Skip to main content

Tony Martin hopes Tour de France stage win boosts cycling in Germany

Image 1 of 3

Tony Martin (Omega Pharma Quick Step) riding the fastest of the day

Tony Martin (Omega Pharma Quick Step) riding the fastest of the day (Image credit: AFP)
Image 2 of 3

Tony Martin (Omega Pharma Quick Step) on his way to winning stage 11

Tony Martin (Omega Pharma Quick Step) on his way to winning stage 11 (Image credit: AFP)
Image 3 of 3

Tony Martin (Omega Pharma - QuickStep)

Tony Martin (Omega Pharma - QuickStep) (Image credit: Bettini Photo)

Tony Martin (Omega Pharma-QuickStep) produced a winning ride on stage 11 of the Tour de France, a 33km individual time trial to Mont-Saint-Michel, and hoped that his win would help boost cycling in Germany.

Martin's win marked Germany's fourth stage win in the race this year after Marcel Kittel (two) and Andre Greipel (one) claimed sprint victories.

German cycling has suffered in the last decade. After the euphoria reached after Jan Ullrich's Tour de France win in 1997 the nation was hit by a set of doping related stories. Sponsors fled, teams closed, and rider after rider confessed to doping during the 1990s and early 2000s. A nation that once had two WorldTour teams in Milram and Gerolsteiner was left without a seat at the top table but with Martin leading a line of new riders, he hopes that fans from his homeland will return to the sport.

"I hope so. It was always the goal to push German cycling again," he said in his winner's press conference.

"I think we've done a really good job up until now and I'm also proud of my German colleagues. I really hope that the fans see our performances and perhaps some of the fans that left cycling can see that the sport is improving once again in Germany."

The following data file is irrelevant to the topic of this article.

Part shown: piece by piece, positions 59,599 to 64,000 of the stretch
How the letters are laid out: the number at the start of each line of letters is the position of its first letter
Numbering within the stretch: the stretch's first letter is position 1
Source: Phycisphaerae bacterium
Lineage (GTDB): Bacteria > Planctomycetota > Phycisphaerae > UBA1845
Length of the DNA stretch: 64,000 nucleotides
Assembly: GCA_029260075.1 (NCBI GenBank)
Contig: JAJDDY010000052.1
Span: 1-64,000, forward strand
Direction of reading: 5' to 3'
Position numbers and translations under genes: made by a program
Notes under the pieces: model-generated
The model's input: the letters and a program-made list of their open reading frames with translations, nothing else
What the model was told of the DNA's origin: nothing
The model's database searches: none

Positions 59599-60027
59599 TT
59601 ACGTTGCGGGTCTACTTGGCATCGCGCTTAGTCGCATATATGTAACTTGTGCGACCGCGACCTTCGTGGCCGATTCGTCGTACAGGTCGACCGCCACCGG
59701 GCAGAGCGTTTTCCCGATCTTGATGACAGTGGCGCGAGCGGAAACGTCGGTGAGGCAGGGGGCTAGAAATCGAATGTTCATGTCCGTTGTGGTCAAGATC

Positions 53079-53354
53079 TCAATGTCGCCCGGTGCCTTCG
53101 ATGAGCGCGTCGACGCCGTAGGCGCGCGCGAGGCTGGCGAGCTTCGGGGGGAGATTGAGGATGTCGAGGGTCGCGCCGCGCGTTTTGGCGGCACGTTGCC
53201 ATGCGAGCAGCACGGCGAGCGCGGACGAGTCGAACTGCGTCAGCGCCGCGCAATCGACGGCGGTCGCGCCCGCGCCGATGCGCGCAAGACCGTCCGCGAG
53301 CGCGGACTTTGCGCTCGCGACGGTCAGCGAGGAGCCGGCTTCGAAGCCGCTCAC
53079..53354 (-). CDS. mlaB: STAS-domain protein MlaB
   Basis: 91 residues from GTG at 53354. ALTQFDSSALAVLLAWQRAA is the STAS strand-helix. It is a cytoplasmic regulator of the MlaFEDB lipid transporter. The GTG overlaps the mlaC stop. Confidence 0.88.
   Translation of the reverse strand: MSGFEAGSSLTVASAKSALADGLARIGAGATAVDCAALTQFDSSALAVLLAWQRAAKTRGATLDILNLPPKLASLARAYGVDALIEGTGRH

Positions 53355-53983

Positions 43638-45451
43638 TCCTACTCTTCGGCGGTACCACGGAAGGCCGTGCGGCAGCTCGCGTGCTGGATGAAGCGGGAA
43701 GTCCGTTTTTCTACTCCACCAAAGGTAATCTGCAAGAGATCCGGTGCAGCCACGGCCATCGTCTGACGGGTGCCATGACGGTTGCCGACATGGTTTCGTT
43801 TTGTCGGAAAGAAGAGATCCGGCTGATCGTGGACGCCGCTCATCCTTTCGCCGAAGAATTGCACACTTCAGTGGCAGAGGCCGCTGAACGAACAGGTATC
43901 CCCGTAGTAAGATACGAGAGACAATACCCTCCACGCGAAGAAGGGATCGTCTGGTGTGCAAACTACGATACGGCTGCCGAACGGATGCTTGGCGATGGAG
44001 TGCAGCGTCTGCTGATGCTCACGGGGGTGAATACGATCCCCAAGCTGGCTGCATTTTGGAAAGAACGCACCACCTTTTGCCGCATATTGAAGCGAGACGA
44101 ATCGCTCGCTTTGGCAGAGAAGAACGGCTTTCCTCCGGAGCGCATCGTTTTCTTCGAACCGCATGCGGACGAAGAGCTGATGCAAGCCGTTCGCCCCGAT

Martin's win is sure to please his fans in Germany, not to mention his own team who have nursed him through the opening half of the race following a heavy fall in Corsica that almost saw him pull out of the Tour after the first stage. Since then Martin has hobbled, even bled his way through daily slogs across France, all the while helping his team when required to set pace for Mark Cavendish and then protecting the team's interest in the white jersey.

"The goal was always to continue in the Tour de France because it's always a big honour for me to be here," he said.

"When the doctors gave the okay to stay in the race I always kept the focus on today's stage. I knew that I wouldn't be 100 percent fit for the team time trial but I knew that I had a good chance to recover enough for today. I had all the support from the team and the staff to get me in the best possible condition and the crash didn't influence my performance today."



Daniel Benson is the Managing Editor at Cyclingnews. Based in the UK, he coordinates the global coverage for the website. Having joined Cyclingnews in April 2008, he has covered several Tour de France, the Spring Classics, and the London Olympic Games in 2012.

Follow Daniel on Twitter